“The fact is that we were not happy with the three days, but the president declared that we must sit home,” said Abdul Koroma, the father of nine children in Freetown.
“I want to go and find (something) for my children eat, but I do not have the chance,” he said.
Coco’s journey, losing 10 of her family in Monrovia
Source: Pastor Garrett
Can you imagine the feeling of defeat and despair that one who has lost 10 family members to the Ebola virus could sense? We recently sat down with Coco Dahn and her husband, Peter, as she talked about the pain of having ten close family members pass away due to the Ebola virus over in Monrovia, Liberia. And if that pain isn’t enough, she still has three teen-aged children there who are trapped in isolation inside Liberia and whom she hasn’t seen in months (although she has spoken with them on the phone.) Their names are Bernice, Luther, and Nelson. Luther and Nelson are 15-year-old twins.
As you have probably already heard, the CDC is currently urging everyone to avoid nonessential travel to Liberia, Guinea, and Sierra Leone because of the unprecedented outbreak of Ebola in those countries. The CDC further recommends that travelers to these countries protect themselves by avoiding contact with the blood and body fluids of people who are sick with Ebola.
There are reports of civil unrest and violence against aid workers all over West Africa as a result of this outbreak. In fact, the public health infrastructure of Liberia is being severely strained as the outbreak grows.
Of course, the Liberian government has responded by recently implementing enhanced measures to combat the spread of Ebola. These measures will affect travel in, out, and within Liberia. This creates another aspect of Coco’s Challenge. movement of her children within and without the country. Here are the five-point measures that the Liberian government is taking.
- All Liberian borders are closed except for major entry points.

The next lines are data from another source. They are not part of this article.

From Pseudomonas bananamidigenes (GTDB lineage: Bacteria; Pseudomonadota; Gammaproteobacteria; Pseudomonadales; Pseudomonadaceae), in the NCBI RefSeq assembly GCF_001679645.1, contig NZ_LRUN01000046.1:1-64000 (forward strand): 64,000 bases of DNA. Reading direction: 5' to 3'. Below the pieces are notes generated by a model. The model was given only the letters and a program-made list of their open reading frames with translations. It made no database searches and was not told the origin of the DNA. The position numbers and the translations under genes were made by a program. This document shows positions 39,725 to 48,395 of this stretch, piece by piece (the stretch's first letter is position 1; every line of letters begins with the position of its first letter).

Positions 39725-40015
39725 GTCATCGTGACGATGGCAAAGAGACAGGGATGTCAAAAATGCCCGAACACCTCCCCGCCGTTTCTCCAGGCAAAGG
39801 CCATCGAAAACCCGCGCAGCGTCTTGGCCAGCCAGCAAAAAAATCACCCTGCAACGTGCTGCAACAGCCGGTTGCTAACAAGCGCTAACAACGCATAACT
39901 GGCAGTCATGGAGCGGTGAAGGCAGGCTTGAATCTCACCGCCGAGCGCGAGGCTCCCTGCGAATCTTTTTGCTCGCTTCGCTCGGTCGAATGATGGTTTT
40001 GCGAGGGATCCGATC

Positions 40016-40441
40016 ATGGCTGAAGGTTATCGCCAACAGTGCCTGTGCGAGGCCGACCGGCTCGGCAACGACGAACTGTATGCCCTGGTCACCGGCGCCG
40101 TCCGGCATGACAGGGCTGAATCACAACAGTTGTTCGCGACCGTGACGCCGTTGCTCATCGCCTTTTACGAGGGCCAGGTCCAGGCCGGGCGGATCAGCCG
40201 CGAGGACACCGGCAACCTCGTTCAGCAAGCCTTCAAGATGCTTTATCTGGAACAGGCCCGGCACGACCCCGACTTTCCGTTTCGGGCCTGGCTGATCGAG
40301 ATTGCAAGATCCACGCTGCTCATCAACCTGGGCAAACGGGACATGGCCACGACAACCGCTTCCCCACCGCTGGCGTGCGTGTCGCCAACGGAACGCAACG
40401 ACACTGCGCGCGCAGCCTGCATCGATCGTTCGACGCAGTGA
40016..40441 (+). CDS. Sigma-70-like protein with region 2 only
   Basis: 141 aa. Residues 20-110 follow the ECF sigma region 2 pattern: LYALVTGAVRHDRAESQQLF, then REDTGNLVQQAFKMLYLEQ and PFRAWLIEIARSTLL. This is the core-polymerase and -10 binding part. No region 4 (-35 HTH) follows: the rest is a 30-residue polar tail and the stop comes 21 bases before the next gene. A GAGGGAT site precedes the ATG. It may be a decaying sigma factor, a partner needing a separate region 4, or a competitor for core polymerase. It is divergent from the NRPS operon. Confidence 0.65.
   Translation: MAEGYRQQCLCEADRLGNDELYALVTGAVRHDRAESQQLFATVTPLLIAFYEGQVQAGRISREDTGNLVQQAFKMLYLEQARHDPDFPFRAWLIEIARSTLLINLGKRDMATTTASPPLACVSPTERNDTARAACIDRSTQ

- There are new and stringent measures of screening for the virus to be implemented at those major entry points. Again, this affects ALL incoming and outgoing travelers.
- There are new restrictions concerning public gatherings.
- Quarantine measures have been established for communities heavily affected by Ebola; travel in and out of those communities will be restricted.
- Authorized military personnel have been placed to help enforce these and other prevention and control measures.
All of these situation make Coco’s story even more difficult. She wants to get her teen-aged children out of Liberia to a place where they can be reasonably safe. But they are trapped within their own city. Because of the quarantine measures there in the city of Monrovia, they are essentially confined to their house … even though they are not sick nor show any signs of the sickness.
So ISOH/IMPACT is trying to help Coco by getting her children out of Liberia. Phone calls are being made to immigration attorneys, emails are being sent to embassies, questions are being researched concerning medical and health screenings, and finances are being raised to support this massive project.
We are aware that there are many who are in a similar situation to the one that Coco is in. And we know we can’t help them all BUT … together, we can help one or two.
Would you consider making a gift of love to help us with this project? We are not sure what the final price tag will be because we are only in the initial stages. But we promise to be good stewards of the gifts that God gives us through you.
If you want to donate, please go to the following website and click on the “Donate” button under “Where Needed Most”: http://isohimpact.org/make-an-impact-with-hope/ Be sure to let us know that this gift is for “Coco’s Challenge.